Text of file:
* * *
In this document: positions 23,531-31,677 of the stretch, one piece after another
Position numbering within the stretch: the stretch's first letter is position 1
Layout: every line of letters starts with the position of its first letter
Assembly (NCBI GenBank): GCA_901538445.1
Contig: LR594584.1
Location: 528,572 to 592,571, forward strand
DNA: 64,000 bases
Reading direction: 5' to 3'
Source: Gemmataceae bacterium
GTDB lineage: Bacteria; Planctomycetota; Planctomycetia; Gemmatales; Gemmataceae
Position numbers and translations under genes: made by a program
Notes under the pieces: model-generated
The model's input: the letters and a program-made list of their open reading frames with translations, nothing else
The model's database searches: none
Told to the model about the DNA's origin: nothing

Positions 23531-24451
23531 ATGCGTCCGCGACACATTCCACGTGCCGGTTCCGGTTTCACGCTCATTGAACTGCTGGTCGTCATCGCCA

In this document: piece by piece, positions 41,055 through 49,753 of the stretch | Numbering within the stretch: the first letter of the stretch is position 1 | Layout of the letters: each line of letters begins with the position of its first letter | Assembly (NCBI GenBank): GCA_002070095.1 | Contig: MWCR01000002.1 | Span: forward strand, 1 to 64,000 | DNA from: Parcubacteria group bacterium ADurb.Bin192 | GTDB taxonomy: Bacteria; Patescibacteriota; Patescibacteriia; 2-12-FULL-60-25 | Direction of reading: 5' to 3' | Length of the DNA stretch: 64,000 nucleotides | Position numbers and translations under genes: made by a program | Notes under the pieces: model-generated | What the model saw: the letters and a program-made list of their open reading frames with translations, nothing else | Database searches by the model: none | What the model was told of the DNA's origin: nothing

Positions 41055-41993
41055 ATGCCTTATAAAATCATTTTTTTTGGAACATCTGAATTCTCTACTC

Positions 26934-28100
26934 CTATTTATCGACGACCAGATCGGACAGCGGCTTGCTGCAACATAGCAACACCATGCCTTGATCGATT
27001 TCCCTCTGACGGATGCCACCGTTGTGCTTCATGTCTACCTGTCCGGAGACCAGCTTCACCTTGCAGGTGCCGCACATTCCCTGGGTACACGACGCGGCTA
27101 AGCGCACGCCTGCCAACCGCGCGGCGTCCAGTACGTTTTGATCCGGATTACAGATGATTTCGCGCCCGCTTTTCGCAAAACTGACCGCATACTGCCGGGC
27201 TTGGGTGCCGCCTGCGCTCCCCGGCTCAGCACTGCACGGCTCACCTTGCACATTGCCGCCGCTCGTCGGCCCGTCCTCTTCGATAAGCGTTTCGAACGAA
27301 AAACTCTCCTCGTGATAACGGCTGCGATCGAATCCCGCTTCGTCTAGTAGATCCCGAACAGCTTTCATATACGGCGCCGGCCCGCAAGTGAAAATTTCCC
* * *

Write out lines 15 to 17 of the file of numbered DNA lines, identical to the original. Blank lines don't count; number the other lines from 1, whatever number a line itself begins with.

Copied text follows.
Told to the model about the DNA's origin: nothing

Positions 23531-24451
23531 ATGCGTCCGCGACACATTCCACGTGCCGGTTCCGGTTTCACGCTCATTGAACTGCTGGTCGTCATCGCCA